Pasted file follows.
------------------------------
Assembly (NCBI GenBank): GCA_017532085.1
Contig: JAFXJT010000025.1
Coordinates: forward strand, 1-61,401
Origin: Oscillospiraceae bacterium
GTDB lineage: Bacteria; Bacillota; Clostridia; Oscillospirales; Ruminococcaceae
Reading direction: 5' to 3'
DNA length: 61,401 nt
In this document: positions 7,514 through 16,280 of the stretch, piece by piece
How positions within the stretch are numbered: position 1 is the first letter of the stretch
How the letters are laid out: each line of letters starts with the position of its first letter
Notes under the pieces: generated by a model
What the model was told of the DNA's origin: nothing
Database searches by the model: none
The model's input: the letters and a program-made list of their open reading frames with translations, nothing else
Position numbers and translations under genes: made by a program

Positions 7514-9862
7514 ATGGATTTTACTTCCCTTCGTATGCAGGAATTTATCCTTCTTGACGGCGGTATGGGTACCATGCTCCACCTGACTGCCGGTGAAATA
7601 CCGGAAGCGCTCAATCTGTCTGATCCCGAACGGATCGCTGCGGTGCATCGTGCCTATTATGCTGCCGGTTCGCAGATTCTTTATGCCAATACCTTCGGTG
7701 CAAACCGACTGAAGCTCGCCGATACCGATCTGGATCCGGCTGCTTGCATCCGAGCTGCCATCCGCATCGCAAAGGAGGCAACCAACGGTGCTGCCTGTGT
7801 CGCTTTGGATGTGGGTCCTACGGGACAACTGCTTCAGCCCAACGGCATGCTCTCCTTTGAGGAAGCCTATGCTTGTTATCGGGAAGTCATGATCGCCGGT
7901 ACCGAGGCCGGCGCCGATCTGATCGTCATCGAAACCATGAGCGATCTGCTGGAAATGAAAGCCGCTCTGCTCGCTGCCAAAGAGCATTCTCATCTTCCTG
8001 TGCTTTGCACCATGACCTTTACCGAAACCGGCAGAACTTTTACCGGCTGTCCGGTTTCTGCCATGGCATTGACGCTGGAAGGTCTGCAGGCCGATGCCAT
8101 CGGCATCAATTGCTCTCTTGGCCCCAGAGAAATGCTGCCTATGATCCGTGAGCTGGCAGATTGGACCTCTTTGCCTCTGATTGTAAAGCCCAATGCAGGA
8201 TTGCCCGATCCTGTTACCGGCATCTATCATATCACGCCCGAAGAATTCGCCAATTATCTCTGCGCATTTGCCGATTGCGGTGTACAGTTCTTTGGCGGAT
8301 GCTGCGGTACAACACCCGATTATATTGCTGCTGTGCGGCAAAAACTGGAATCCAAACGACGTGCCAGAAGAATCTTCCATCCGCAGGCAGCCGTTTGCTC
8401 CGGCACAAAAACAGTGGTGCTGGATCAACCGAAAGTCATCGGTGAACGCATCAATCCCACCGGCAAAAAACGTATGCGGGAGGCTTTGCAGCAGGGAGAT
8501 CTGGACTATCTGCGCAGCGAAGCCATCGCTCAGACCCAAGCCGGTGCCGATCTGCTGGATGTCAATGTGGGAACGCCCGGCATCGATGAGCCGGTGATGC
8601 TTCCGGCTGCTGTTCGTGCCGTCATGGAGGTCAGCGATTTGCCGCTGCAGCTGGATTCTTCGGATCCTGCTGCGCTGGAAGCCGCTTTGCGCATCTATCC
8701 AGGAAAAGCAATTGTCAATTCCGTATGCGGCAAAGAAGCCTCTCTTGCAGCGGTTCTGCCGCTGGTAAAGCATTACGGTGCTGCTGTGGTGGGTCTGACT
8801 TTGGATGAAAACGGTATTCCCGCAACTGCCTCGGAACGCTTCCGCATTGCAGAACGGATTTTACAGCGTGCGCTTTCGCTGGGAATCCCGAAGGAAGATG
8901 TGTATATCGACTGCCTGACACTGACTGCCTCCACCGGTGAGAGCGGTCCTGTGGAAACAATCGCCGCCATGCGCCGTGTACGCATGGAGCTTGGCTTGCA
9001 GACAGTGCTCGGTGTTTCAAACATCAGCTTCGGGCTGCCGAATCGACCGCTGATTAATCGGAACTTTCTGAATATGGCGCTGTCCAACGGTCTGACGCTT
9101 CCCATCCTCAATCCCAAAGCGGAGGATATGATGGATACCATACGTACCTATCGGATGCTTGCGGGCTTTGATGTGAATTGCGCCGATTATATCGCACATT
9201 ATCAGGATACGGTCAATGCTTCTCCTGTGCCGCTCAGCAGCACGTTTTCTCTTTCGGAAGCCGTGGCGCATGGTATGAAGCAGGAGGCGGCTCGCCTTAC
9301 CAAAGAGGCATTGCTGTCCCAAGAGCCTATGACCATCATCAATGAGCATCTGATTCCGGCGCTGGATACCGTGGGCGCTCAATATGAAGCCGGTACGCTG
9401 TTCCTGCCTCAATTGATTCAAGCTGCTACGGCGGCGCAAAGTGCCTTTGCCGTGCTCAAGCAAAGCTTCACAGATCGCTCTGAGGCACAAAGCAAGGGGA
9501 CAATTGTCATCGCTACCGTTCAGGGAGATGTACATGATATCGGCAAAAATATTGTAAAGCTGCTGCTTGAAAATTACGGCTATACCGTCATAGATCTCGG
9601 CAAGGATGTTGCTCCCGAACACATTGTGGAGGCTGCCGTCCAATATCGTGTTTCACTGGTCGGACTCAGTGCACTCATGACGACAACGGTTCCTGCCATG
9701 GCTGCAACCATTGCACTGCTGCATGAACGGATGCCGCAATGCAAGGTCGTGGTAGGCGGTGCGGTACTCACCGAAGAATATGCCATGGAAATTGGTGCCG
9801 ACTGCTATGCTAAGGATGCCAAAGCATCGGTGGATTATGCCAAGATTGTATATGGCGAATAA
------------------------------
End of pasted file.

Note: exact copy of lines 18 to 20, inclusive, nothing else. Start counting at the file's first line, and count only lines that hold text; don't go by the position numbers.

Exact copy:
7601 CCGGAAGCGCTCAATCTGTCTGATCCCGAACGGATCGCTGCGGTGCATCGTGCCTATTATGCTGCCGGTTCGCAGATTCTTTATGCCAATACCTTCGGTG
7701 CAAACCGACTGAAGCTCGCCGATACCGATCTGGATCCGGCTGCTTGCATCCGAGCTGCCATCCGCATCGCAAAGGAGGCAACCAACGGTGCTGCCTGTGT
7801 CGCTTTGGATGTGGGTCCTACGGGACAACTGCTTCAGCCCAACGGCATGCTCTCCTTTGAGGAAGCCTATGCTTGTTATCGGGAAGTCATGATCGCCGGT